Why is all this programming knowledge necessary?

Well, you’ll see that the courses listed above (or those you have taken in school or university) will provide you with a more theoretical (and not applied) introduction to mathematics and statistics topics. However, ML is very applied and you’ll need to be able to apply all the topics you have learned. So it’s a good idea to go over the materials again, but this time in an applied way.

If you want to master the basics of R and Python, consider the following courses:

• DataCamp’s introductory Python or R courses: Intro to Python for Data Science or Introduction to R Programming.
• Introductory Python and R courses from Edx: Introduction to Python for Data Science and Introduction to R for Data Science.
• There are many other free courses out there. Check out Coursera or Codeacademy for more.

When you have nailed down the basics, check out DataCamp’s blog on the 40+ Python Statistics For Data Science Resources. This post offers 40+ resources on the statistics topics you need to know to get started with data science (and by extension also ML).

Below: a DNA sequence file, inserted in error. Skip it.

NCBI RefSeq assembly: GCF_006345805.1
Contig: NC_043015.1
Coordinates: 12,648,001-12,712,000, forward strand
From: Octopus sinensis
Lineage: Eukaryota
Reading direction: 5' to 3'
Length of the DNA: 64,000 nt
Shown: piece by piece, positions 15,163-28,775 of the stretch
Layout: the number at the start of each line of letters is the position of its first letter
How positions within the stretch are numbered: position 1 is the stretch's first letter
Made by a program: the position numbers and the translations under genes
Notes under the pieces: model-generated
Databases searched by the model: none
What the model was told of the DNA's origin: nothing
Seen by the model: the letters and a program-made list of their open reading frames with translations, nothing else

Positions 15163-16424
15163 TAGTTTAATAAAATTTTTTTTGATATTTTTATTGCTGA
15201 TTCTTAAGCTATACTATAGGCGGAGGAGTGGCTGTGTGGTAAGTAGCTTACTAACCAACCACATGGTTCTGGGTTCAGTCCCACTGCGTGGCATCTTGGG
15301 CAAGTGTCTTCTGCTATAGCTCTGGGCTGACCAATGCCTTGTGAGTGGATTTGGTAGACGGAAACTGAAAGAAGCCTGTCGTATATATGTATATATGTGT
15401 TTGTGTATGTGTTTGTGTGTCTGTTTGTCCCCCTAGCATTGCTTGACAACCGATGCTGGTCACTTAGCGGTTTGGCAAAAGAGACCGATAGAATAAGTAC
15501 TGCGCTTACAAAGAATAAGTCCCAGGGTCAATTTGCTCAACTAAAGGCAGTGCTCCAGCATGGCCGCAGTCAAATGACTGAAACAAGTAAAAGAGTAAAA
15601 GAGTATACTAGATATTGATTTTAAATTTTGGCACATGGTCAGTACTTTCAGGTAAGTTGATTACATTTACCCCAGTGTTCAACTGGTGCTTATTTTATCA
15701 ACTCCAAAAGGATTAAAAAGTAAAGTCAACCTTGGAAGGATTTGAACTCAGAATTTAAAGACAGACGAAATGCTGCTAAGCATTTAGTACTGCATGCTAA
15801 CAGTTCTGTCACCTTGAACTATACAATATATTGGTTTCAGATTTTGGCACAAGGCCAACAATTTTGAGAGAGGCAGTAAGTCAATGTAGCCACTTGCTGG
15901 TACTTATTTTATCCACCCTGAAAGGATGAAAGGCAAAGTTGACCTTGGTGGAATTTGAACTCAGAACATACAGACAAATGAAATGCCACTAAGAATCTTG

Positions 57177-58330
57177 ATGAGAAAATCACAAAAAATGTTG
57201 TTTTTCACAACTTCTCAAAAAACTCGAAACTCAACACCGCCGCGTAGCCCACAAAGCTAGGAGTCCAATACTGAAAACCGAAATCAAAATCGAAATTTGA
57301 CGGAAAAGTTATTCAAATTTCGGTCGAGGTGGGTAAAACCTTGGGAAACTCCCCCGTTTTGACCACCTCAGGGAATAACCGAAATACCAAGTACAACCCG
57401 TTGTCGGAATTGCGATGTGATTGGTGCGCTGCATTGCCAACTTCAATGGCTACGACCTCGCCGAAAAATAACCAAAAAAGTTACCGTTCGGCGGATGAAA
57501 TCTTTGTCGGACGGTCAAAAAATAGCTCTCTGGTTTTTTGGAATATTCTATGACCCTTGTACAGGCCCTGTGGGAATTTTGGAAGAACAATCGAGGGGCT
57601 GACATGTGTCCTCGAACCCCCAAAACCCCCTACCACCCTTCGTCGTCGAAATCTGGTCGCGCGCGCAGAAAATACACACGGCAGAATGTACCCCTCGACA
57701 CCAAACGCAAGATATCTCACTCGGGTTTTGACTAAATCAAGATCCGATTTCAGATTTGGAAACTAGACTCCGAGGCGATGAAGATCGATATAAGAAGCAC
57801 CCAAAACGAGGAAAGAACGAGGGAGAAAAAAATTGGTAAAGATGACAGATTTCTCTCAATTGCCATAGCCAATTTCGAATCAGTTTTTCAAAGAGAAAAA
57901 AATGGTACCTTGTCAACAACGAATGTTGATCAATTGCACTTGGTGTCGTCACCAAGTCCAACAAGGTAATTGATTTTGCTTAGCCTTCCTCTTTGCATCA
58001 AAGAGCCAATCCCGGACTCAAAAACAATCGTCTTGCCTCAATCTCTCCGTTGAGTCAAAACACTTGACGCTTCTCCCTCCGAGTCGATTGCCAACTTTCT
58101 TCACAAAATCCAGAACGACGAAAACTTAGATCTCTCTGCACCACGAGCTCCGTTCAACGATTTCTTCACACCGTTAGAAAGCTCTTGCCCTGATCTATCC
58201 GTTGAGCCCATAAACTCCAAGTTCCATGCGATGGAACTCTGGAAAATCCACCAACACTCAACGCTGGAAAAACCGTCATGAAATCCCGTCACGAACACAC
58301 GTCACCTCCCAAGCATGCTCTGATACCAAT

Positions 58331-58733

Also make sure you check out this SciPy tutorial on vectors and arrays and this workshop on Scientific Computing with Python.

To get hands-on with Python and calculus, you can check out the SymPy package.

A lot of people don’t make the effort to go through some more theoretical material because it’s “dry” or “boring.” But going through the theory and really investing your time in it is essential and invaluable in the long run. You’ll better understand new advancements in machine learning, and you’ll be able to link back to your background knowledge. This will help you stay motivated.

Additionally, the theory doesn’t need to be boring. As you read in the introduction, there are so many materials that will make it easier for you to get into it.

Books are one of the best ways to absorb the theoretical knowledge. They force you to stop and think once in a while. Of course, reading books is a very static thing to do and it might not agree with your learning style. Nonetheless, try out the following books and see if it might be something for you:

• Machine Learning textbook, by Tom Mitchell might be old but it’s gold. This book goes over the most important topics in machine learning in a well-explained and step-by-step way.
• Machine Learning: The Art and Science of Algorithms that Make Sense of Data (you can see the slides of the book here): this book is great for beginners. There are many real-life applications discussed, which you might find lacking in Tom Mitchell’s book.